Merlin Law Group Knowledge Manager Ruck DeMinico recently sends me North Dakota legislation to Assignment of Benefit contacts. This topic was also hotly debated two weeks ago at the Windstorm Insurance Conference in Orlando. Insurance restoration contractors, their lobbyists and attorneys are desperately trying to prevent any changes that would make such contracts more difficult to enter or enforce. The Florida politician primarily responsible for overseeing insurance is Jimmy Patronis. Here is a news article describing his situation on the situation:
Technically we have a law on the books that are being legally exploited, ”said Chief Financial Officer Jimmy Patronis.
The law the CFO is talking about is Assignment of Benefits. It allows homeowners to sign a contract with a third party, such as a water extraction company, or a plumber, and allow the third party to act as the homeowner and seek payment for their work directly from the insurance company.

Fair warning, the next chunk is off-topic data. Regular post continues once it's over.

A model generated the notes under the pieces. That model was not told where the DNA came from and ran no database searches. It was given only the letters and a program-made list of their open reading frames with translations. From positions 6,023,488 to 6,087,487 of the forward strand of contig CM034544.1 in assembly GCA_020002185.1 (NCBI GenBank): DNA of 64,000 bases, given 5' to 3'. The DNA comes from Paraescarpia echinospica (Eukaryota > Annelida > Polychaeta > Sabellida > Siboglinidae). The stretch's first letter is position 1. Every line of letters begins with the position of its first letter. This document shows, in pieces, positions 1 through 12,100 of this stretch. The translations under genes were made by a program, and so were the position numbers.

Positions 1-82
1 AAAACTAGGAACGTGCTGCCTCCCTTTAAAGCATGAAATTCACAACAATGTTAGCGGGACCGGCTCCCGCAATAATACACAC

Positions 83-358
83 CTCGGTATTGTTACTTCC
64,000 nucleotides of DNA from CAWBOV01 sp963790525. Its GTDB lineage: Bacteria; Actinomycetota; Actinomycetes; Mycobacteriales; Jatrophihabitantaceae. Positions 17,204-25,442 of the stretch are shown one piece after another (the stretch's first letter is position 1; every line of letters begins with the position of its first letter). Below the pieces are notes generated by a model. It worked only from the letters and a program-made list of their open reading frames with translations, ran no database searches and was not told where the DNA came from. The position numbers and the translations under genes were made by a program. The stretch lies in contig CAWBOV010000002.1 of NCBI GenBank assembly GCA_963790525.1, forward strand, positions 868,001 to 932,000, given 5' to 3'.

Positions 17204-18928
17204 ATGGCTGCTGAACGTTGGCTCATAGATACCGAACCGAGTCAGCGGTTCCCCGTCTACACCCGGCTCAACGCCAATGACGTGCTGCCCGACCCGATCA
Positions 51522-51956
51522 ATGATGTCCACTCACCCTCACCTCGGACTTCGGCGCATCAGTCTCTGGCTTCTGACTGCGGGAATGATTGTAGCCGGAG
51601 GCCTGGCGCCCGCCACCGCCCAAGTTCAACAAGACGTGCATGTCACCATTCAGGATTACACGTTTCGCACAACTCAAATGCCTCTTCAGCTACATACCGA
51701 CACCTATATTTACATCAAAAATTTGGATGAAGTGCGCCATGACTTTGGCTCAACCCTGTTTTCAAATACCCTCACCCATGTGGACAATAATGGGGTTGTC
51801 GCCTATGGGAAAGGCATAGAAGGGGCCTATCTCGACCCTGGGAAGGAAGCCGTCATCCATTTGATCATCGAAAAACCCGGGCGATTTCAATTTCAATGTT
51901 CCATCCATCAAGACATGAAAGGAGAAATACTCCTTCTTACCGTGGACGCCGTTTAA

Patronis believes this should be allowed to happen but says bad actors in the business are taking advantage of it. So much so that in 2006 he said the state had 400 lawsuits involving AOB, in 2018 he says there were 31 thousand.
"You are taking their claim from them and giving them the comfort that you're going to solve all their problems. ”Patronis continued saying,“ when you are at the mercy of who you've just given your claim benefit to. But the bad attorneys and contractors that exploit it should bury them under the jail. "
Patronis says the easiest way to combat it is to have the insurance companies do their job.
" I have challenged the insurance carriers through multiple conference calls and just demanding to do your job, pay the claims, answer the phone calls, take care of the customer. ”Patronis says,“ If that is being done, if we are doing that then the consumer who is under duress is not looking for solutions that are outside the normal insurance process. ”
The CFO says if insurance companies are responding to their policyholders quickly enough, he understands why they are seeking outside help. But he had this message for the bad actors he calls scoundrels.